I thought of this line a lot while watching Mindhunter, Netflix’s new serial-killer procedural from writer-creator Joe Penhall and producer-director David Fincher. The difference is that while Mad Men relegated its “look at these troglodytes who haven’t even heard of Xerox yet” hindsight to one brief, bad joke, it’s Mindhunter’s entire premise.

Based on the influential true-crime book Mind Hunter: Inside The FBI’s Elite Serial Crime Unit by Mark Olshaker and John E. Douglas, and featuring analogues for Douglas and his fellow Fed Robert K. Ressler, it chronicles the birth of criminal profiling and the concept of the serial killer as we know them, during an era when law enforcement’s skepticism of such notions—and of psychology in general—was ingrained and endemic. In other words, it’s a war story written from the perspective of the winners, one which enlists its audience as recruits for the retrospectively inevitable victory. That’s the problem, really: It’s a tale of bone-deep uncertainty in uncharted territory, told with the quiet confidence of a sure thing.

I’m covering the first season of Mindhunter for the A.V. Club, where believe it or not I’ve never written about television before! Here’s my review of the premiere, which helped me realize there’s basically a whole subgenre of “based on a true story” that I don’t care for: the origin of something everyone thought was wrong but which we in the audience know turned out to be right. Also, you gotta hear the dialogue in this thing. It’s like an alien wrote it.

“Mr. Robot” thoughts, Season Three, Episode One: “eps3.0_power-saver-mode”

That’s why I insist to this day Mr. Robot Season Two was a tremendous creative success. With the possible exception of Game of Thrones and its allegorical brutality, no show on television last year had the courage to be so honestly discouraged by human nature. That pessimism proved prophetic just a few months later, when Donald Trump’s installation as president ushered in a wave of corporate rapaciousness and white-nationalist belligerence by which we all continue to be battered day after day. Trump and the forces he represents didn’t come out of nowhere, though. While the rest of TV culture was consumed by a dozen different adorkable sitcoms and the Reaganite nostalgia of Stranger ThingsMr. Robot blazed a bleaker, truer path.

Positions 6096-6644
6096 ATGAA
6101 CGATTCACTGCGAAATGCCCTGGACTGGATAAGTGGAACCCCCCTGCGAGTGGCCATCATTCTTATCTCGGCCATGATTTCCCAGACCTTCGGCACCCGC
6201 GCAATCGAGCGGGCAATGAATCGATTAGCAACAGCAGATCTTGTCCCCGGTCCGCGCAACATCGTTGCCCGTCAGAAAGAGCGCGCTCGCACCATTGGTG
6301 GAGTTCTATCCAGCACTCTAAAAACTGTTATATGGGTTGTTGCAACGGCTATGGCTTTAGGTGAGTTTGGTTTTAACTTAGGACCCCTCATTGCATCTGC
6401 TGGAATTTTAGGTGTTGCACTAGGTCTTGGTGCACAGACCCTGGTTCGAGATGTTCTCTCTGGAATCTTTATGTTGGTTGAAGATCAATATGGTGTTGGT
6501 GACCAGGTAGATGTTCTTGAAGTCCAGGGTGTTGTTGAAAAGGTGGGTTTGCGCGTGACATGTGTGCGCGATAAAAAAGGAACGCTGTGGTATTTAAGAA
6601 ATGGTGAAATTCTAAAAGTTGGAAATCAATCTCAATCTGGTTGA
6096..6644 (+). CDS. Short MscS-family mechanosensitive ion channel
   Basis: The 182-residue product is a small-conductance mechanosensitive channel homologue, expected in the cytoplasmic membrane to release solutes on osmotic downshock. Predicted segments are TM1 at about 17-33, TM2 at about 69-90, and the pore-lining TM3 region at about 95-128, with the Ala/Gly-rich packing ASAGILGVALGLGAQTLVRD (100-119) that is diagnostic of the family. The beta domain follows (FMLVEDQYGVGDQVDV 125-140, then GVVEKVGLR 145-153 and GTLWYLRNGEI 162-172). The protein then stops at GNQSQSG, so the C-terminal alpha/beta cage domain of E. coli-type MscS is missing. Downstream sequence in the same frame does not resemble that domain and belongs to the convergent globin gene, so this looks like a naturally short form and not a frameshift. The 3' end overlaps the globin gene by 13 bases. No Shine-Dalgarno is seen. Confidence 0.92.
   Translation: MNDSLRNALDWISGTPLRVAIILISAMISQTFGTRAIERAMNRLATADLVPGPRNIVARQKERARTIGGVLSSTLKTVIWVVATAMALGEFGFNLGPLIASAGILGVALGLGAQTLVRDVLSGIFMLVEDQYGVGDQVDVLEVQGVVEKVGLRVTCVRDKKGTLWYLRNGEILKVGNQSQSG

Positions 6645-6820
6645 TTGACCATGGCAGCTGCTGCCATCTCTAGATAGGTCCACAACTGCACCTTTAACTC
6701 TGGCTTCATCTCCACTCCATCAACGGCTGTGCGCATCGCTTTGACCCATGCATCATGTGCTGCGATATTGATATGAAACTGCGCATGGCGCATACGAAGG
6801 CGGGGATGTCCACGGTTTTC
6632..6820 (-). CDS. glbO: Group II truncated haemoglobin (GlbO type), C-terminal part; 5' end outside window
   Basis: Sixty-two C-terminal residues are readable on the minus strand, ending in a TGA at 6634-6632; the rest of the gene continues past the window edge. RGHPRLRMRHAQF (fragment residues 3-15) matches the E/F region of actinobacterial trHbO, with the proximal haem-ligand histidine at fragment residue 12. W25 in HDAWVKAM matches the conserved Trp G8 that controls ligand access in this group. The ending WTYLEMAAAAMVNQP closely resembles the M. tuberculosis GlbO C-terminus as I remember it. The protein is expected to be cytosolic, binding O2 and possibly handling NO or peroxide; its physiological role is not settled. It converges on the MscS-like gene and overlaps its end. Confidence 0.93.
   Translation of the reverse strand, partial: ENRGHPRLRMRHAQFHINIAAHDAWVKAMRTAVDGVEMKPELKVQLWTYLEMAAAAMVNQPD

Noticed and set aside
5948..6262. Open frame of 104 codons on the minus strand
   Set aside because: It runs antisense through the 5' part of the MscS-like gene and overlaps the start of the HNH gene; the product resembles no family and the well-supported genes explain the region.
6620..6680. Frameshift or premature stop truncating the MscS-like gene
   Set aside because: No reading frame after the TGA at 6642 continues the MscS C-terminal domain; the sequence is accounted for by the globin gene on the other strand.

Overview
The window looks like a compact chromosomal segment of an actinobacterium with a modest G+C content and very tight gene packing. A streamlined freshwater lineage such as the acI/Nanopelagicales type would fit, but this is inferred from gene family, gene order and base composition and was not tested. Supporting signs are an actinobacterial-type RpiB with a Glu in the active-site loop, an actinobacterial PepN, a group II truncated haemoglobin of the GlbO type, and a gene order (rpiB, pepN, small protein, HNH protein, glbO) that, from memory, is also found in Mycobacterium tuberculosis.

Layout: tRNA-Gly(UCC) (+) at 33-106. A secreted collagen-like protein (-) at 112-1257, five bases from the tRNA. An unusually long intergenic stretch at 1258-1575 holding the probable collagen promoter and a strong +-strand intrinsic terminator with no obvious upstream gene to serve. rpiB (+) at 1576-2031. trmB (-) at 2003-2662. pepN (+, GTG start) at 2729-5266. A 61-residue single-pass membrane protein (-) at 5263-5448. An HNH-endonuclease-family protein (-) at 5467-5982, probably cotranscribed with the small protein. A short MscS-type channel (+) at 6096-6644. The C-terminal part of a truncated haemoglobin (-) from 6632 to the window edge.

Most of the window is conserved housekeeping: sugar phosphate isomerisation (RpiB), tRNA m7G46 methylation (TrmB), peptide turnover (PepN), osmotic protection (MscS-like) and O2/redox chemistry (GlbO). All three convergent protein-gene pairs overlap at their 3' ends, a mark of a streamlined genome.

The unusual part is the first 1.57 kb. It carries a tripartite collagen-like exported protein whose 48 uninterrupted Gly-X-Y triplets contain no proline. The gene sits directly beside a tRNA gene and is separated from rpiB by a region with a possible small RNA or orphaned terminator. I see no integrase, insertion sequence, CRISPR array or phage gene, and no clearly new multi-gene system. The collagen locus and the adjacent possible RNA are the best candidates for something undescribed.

In this relatively low-key premiere, that’s the path it continues to tread.

I reviewed this week’s season premiere of Mr. Robot for Decider. I know I said it’s low-key, but there’s one major exception. Let’s put it this way: Here’s how I started the review…

Did…did Mr. Robot just do what I think it did?

“Suburra: Blood on Rome” thoughts, Season One, Episode Five: “She Wolf”

At the risk of constructing an inelegant metaphor, what do you do when you it a pothole in your plot? Here’s one strategy: Put the pedal to the metal and just drive right the hell on. That’s the approach adopted by Suburra: Blood on Rome.